Before The Shadow can react, the prisoner unleashes a blood-curdling “Baaaaaabbbbbbbbbyyyyyyyyyyyyyyyyyyyyyyyyyyyyyy“. The Shadow is flung away. Glass and wood splinter fly all over. Tongues of blue electricity leap outwards. The prisoner sings “Ohhhhhhh Baaabbbbbyyyyyyyyyyyyyy” drowning out the metallic voice in the background:
“Level 5 security breach. Facility lockdown. Quarantine process activated. Biohazard uncontained and dangerous.”
The Shadow clutches his ears in pain. His ear drums have been blasted to pieces. Blood trickles down his body.
As he drifts away into the darkness, the last thing he sees is the naked figure of ‘The Fringe’ haircut Bieber flying into freedom.
The Shadow awakes. A golden gate lies ahead. A light blue cloudless sky all around. A gentle breeze. And he feels peace.
An old kind man comes upto him and says:
“My son, welcome to heaven. Peace be with you.”
The man has ‘The Fringe’ haircut. And his white gown says “Never Say Never”.
As I reached the odd looking shop and smiled at Jagran Chacha, he appeared to be in a bright mood. Here’s why it was fishy. Jagran Chacha was infamous for his grouchy expressions as he read the Dainik Jagran editorials perennially. He last smiled during the monsoons of 2010 when apparently his village had been nominated for a development award. I plonked three moldy 10 rupee notes on his table and wordlessly picked up my Ice-cream. That’s one thing I loved as a regular customer! Every afternoon at 1.30 my double chocolate Cornetto awaited me at Chacha’s shop. The small talk with Chotu and Chacha, was admittedly not the day’s highlight, but yes, it did figure into my daily dose of indulgence. Ironically, I decided to forgo today the one thing that I needed the most, an off chit-chat.
As I stood outside the shop and took a bite, I wondered about my precarious decisions and the mess that I know called life. One of my friends had once postulated “If you’re sorted right now, it just means God’s planning some mischief, Satan-style”. Strange isn’t it? Life suddenly changes paths without a warning, everything loses order or sense and you descend into chaos. That’s what was happening to me. I had potently decided that I needed to take some bold steps to curb my problems. Giving up on the supposed vices of teenage life was a priority. My sister already laid claim to my cell phone, and social networks were to be closed at the click of a button. Sorting and planning were my buzz words for the day as I miserably started off with the waffle of the cone. I don’t know why, but ice-cream, especially a Cornetto always brings me to my senses. Once I actually sat down to find the reason behind it. I even tried to interpret some deep meaning behind the melting of the soft chocolate flavored disk and I reached a sensible conclusion which read “If it’s hot, it’ll melt you dummy!” So I let it be.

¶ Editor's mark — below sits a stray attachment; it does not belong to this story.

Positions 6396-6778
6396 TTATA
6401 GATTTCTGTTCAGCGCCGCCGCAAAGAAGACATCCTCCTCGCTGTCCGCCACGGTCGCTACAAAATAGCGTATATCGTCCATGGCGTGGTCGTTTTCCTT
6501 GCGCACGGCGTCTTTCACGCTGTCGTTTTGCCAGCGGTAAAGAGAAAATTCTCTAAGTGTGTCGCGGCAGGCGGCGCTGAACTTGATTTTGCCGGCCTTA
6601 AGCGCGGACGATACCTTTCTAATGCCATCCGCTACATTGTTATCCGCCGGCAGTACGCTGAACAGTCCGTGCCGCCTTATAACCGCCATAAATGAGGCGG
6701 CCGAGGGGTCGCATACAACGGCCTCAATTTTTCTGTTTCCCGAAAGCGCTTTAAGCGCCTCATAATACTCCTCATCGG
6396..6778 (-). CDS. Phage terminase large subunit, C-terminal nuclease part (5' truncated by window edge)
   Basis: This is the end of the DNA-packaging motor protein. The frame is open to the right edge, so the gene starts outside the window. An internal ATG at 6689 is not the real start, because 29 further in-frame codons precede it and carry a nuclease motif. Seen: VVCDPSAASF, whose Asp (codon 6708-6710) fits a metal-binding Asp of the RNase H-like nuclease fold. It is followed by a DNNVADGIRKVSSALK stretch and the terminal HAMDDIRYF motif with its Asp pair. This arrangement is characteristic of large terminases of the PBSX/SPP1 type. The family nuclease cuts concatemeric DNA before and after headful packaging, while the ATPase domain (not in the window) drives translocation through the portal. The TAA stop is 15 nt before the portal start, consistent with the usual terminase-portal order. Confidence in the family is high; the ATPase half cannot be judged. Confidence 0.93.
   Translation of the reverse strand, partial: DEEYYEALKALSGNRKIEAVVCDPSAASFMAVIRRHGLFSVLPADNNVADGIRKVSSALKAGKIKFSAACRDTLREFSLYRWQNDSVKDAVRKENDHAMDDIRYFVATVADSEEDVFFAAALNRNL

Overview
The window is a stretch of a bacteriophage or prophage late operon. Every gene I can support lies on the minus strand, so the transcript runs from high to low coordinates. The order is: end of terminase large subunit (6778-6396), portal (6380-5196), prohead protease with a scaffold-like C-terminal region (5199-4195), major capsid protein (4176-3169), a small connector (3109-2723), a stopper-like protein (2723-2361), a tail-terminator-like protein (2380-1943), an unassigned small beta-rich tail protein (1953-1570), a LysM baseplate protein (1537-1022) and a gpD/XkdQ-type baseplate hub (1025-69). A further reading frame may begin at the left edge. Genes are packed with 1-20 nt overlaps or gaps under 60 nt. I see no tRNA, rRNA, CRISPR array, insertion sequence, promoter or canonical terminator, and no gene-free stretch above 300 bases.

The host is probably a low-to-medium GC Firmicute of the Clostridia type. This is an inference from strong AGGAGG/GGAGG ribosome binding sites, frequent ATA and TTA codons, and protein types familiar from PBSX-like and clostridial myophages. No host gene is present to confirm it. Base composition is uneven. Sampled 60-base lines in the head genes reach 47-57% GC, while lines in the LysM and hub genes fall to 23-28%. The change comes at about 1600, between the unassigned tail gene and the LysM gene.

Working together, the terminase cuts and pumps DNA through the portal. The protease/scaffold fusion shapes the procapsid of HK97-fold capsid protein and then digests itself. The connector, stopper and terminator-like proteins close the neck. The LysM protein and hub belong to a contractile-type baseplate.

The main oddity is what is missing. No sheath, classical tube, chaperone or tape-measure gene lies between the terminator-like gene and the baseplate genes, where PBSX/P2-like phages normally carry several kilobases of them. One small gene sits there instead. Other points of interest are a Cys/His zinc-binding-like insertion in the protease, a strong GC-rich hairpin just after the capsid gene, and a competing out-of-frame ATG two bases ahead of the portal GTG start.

Biting into the bottom half of the cone, I saw an uncanny scene. Right across the road, a small little boy, perhaps the age of three or four, the rags made him look older though, was walking. An insignificant empty can sat right in the middle of his path. The boy stopped in his tracks, and with eyes full of snide yet innocent curiosity, began examining it. He prodded it with small squishy fingers, stared at the nearly gone label and measured its size. Perhaps it was a religious thing or maybe an odd fixation, but he wasn’t going on further, as if the can was stopping him. Seemingly seeing no alternative, he did what most of us do to feel good; he started crying. He cried et he wailed, but the can didn’t move. How was the young child to know that like most people today, metallic cans too didn’t have hearts that melt at the sight of someone else’s anguish. Just as I bit into the best yet unfortunately the last bit of the cone, I saw the child wipe his snotty nose of his rag like clothes and angrily stand up. If I had not known better, I would have thought it to be the angry young man look of Bollywood. He raised his leg, and in perfect arc, swung it with force towards the can and kicked it straight across the road where it rolled over to God knows where. With a smile, the kid walked on.
I hastily wiped my spectacles to remove the oily, sweat smudge. As I put them back on, everything seemed to change. The bloodshot eyes stare seemed to be more of a stranger’s courteous acknowledgement than hate. The woman’s flared nose as she bargained with Jagran Chacha over something seemed cute again and Chacha’s grouchy expression was back. The kids were giggling at me and my slightly displaced look. As I exited the shop, the afternoon seemed brighter and so did my mood. I wondered why I was thinking so oddly. Maybe, it was the spectacle’s smudge or perhaps the ice-cream. I’ll never know, but the best part is, I don’t want to know.